Sound Theatre Stages World Premiere of Reparations

The Sound Theatre Company is collectively smiling from ear to ear as they are nearing the end of their successful world premiere staging of Darren Canady’s Reparations. The show has been playing to near sellout crowds night after night; their talented cast is rightfully receiving standing ovations and garnering rave reviews. The successful run winds up on February 2, so you have one more weekend to see what all the fuss is about at the Langston Hughes Performing Arts Institute.

While working with a somewhat limited budget, Director Jay O’Leary makes theater magic with this production. O’Leary has gathered some mighty talented actors and has them tell their story with an unbridled panache. The play’s opening premise is a little goofy: set in the near future in Oklahoma, Rory (a compelling Aishé Keita) is able to activate a kind of time machine by submitting some drops of her blood and its accompanying DNA into a glowing and flashing cylinder. However shaky that expositional premise, the results are genuinely horrific and moving. Rory is sent back to 1922 Oklahoma to witness an attack on her relatives that results in a fire set to their home and the lynching of her great-grandfather. She watches in horror as her cousins cry out “the world is over.”

Accompanied by a somewhat harried guide (Bharan Bikshaandeswaran), Rory endures this harrowing experience so that she can collect financial reparations offered by the state of Oklahoma to any citizens of color that can prove they or their past relatives suffered mistreatment from the state government. For Rory, the money would serve as a ticket out of a dead-end job for which she is grossly overqualified and a stultifying daily grind she lives, needing to care for her ailing grandmother, Billie Mae (the outstanding Tracy Michelle Hughes). Rory is able to convince her skeptical cousin Maceo (Brandon Mooney who ably handles three different roles here) to take one more trip back in time to bolster the validity of their case.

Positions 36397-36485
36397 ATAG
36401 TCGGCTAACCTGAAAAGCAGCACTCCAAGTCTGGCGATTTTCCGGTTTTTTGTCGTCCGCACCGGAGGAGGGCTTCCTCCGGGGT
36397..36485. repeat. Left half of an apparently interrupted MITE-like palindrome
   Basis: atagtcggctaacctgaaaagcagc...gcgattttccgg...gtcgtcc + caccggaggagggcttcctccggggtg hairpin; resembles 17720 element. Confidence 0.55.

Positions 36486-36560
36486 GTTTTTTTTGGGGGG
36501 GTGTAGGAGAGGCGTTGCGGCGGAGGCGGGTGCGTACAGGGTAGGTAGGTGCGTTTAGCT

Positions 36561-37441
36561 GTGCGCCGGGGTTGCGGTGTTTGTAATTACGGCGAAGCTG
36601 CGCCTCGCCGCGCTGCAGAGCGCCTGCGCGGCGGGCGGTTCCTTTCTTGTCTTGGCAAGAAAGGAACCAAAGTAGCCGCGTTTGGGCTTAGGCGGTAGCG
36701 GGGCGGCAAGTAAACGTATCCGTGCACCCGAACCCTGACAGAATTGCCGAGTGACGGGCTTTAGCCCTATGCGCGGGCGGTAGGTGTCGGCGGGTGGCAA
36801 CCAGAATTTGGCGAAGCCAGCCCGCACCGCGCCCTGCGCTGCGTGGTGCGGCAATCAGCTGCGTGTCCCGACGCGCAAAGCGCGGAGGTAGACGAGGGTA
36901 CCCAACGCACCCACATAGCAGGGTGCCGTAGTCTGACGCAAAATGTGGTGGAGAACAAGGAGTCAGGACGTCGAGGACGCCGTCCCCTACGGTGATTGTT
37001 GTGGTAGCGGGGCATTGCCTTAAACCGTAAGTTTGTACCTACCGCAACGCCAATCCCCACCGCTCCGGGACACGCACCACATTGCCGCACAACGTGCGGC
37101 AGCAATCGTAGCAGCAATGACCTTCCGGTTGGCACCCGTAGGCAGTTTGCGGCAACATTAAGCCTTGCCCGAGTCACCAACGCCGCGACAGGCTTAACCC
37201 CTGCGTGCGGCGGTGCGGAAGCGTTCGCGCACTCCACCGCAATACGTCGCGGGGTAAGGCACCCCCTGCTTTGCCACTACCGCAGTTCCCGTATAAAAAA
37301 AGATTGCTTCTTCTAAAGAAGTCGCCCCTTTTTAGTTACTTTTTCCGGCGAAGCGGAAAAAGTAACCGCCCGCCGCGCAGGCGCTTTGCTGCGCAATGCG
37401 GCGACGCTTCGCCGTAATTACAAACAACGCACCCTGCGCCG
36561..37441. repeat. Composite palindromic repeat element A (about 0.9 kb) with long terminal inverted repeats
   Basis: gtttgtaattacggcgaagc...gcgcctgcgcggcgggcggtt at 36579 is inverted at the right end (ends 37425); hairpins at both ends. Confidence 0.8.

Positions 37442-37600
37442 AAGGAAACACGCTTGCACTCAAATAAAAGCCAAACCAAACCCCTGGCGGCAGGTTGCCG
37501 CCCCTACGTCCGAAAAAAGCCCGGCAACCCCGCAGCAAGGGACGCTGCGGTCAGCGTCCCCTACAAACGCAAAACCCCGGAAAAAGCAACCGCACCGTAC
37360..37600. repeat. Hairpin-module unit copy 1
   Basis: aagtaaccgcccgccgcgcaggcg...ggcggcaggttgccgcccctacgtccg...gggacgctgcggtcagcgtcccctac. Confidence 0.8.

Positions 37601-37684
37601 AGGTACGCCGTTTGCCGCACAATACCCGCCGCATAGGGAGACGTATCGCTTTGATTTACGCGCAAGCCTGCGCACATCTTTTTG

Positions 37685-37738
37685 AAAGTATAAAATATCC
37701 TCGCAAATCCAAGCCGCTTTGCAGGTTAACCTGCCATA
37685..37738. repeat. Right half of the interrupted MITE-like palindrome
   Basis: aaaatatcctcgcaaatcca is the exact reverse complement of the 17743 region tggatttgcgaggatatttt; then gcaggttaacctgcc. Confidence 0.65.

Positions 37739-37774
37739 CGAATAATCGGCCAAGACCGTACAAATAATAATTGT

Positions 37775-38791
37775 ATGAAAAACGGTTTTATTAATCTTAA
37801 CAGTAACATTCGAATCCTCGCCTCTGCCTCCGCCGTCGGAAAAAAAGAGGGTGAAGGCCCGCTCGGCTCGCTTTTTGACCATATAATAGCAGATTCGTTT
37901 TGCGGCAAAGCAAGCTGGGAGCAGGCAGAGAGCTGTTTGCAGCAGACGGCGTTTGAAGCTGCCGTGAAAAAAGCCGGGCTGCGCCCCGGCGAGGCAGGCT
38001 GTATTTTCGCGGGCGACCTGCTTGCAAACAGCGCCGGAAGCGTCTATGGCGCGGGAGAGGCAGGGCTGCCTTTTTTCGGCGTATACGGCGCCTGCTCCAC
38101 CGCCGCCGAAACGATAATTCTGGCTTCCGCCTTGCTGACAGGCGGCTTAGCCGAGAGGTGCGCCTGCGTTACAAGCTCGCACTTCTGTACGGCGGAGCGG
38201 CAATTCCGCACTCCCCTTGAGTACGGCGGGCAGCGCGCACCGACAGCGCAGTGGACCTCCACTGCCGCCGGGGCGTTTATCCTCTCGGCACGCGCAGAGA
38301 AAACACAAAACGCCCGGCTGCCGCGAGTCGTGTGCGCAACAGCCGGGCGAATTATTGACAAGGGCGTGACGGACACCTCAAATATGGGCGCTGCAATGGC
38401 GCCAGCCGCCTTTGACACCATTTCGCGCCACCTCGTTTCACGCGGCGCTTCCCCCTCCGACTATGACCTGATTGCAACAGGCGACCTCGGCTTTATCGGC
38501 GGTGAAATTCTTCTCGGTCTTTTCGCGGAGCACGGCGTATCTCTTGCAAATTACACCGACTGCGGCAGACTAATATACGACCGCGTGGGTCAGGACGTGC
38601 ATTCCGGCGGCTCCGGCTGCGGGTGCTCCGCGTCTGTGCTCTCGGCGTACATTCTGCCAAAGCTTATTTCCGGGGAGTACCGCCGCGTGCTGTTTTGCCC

The second trip lands her in 1961 wherein dark family secrets long hidden by Rory’s grandmother are finally exposed. Suddenly the questions of right and wrong and who owes what to whom become a lot more complicated. Upon their return, Rory and Maceo confront Billie Mae, demanding she clarify some of the dark actions they witnessed on their most recent time jump. Here Canady expands on his central thematic question: how important for us is it to right historical wrongs? Billie Mae makes a convincing argument insisting that bad and ugly things just happen. She explains to her granddaughter that for African Americans, yesterday is always darker than today and we have to keep moving on. Rory simply responds, “Move on to what?” She believes that a mark of violence inherited by her race must be starred down lest it fester.

Reparations’ final scenes provide a moving testament to Rory’s family and celebrate the inspirational character trait her people possess: the ability to endure and indeed prosper no matter how hard the road they travel. Rory and her kin proudly call out in unison “Love can’t be slaughtered nor hung from a tree!”

In his program notes, playwright Canady states his wish for all of his audiences, “While we are busy reckoning with sociopolitical realities surrounding all of us, that we can meet the memories and ghosts knit up in our blood with some grace, warmth, and peace.” Not a bad notion to take in as we all start moving on through this new decade.

Reparations will wrap up its run this Thursday through Sunday, February 2 at the Langston Hughes Performing Arts Institute, 104 17th Ave South. For more ticket information go to or call 206-880-3947.

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